Ethics approval and consent to participate

Study protocol received ethical clearance from Institutional Ethical Committee, Kasturba Medical College and Hospital (IEC/176/2013). Written permission was acquired from school principals and written informed consent was obtained from all enrolled student’s parents or guardians before data collection and dental examination.

Open AccessThis article is distributed under the terms of the Creative Commons Attribution 4.0 International License (http://creativecommons.org/licenses/by/4.0/), which permits unrestricted use, distribution, and reproduction in any medium, provided you give appropriate credit to the original author(s) and the source, provide a link to the Creative Commons license, and indicate if changes were made. The Creative Commons Public Domain Dedication waiver (http://creativecommons.org/publicdomain/zero/1.0/) applies to the data made available in this article, unless otherwise stated.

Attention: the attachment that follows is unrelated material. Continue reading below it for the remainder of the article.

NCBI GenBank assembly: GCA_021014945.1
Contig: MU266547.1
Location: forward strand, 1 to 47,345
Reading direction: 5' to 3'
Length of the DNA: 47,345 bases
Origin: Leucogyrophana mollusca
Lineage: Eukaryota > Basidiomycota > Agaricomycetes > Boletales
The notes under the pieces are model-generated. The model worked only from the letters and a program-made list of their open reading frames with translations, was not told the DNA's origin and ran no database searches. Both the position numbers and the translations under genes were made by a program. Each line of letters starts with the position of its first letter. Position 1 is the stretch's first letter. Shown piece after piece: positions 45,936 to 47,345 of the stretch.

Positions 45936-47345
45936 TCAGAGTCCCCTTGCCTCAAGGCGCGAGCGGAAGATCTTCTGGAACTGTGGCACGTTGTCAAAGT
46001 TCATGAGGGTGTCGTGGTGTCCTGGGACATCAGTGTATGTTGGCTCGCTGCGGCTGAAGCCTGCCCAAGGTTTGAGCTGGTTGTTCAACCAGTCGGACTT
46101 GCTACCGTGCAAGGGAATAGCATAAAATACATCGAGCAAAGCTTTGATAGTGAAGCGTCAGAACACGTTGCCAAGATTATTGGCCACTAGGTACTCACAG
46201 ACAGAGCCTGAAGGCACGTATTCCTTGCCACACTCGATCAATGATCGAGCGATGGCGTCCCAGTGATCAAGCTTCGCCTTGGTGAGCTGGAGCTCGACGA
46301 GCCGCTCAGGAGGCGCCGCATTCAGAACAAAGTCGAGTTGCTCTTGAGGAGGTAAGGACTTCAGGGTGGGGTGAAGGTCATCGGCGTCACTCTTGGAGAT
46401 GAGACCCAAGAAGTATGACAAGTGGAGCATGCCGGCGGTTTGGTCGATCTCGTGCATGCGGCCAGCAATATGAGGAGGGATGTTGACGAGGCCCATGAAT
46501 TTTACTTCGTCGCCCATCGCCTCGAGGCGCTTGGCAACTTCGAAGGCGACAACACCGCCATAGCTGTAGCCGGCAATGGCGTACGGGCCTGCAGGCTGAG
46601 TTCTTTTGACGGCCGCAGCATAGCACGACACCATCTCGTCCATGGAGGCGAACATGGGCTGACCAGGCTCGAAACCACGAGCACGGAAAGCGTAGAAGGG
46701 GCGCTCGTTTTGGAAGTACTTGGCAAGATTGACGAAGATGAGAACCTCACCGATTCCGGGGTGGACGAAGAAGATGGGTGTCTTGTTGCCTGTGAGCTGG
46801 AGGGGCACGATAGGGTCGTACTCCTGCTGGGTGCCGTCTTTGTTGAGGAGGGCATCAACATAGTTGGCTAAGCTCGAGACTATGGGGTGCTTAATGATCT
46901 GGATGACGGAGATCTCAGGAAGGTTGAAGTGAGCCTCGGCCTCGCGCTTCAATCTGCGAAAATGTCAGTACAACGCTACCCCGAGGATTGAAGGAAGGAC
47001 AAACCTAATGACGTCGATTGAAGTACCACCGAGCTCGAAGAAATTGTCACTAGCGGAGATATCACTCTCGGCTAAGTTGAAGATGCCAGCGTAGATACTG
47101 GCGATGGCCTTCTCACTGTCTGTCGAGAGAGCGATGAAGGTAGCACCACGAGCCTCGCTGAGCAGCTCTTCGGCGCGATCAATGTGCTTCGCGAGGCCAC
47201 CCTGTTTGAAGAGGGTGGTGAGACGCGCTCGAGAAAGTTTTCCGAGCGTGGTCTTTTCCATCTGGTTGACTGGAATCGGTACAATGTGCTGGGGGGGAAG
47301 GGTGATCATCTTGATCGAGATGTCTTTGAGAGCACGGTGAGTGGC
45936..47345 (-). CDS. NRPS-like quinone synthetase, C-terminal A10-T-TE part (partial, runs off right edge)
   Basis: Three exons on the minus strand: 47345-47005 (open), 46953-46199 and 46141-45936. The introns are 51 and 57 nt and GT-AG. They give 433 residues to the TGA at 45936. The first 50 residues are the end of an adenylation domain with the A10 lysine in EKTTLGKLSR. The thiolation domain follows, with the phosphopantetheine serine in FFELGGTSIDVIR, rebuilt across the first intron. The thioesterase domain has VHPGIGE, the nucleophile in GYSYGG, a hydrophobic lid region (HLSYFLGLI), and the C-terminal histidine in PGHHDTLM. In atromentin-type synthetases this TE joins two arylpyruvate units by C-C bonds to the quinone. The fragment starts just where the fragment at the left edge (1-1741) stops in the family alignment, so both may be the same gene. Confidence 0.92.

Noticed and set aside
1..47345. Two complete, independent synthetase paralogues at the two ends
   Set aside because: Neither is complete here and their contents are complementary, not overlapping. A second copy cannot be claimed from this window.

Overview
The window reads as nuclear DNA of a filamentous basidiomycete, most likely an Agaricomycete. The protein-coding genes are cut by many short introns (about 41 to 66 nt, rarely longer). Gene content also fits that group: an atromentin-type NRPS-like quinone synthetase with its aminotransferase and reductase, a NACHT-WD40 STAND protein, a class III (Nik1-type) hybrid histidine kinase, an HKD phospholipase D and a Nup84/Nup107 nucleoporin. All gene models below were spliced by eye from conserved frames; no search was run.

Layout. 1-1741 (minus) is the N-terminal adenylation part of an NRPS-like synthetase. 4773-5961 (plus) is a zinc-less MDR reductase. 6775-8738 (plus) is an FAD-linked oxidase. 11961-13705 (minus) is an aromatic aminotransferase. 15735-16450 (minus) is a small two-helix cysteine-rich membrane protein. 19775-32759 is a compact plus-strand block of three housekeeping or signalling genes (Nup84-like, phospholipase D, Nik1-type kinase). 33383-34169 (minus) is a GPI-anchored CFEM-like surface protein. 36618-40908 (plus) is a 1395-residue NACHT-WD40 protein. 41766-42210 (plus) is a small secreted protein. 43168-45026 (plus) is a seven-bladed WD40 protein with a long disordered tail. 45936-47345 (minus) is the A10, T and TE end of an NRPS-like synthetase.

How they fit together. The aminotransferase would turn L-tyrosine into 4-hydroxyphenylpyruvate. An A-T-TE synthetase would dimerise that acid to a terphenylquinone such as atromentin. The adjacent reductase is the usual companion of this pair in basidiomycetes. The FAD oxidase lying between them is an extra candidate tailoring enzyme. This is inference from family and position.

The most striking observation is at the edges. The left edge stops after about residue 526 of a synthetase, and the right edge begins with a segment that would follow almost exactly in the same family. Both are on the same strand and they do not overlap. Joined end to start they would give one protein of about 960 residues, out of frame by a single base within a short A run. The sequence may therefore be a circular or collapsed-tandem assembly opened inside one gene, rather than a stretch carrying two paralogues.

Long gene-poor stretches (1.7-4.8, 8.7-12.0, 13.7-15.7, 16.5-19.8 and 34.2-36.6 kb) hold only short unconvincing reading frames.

Authors’ Affiliations

(1)
Directorate of Health Services
(2)
OVC Special Protection Project, Karnataka Health Promotion Trust
(3)
Department of Statistics, Manipal University
(4)
National Institute of Malaria Research (NIMR), ICMR
(5)
IPE Global Ltd
(6)
IPE Global House

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Copyright

© The Author(s). 2017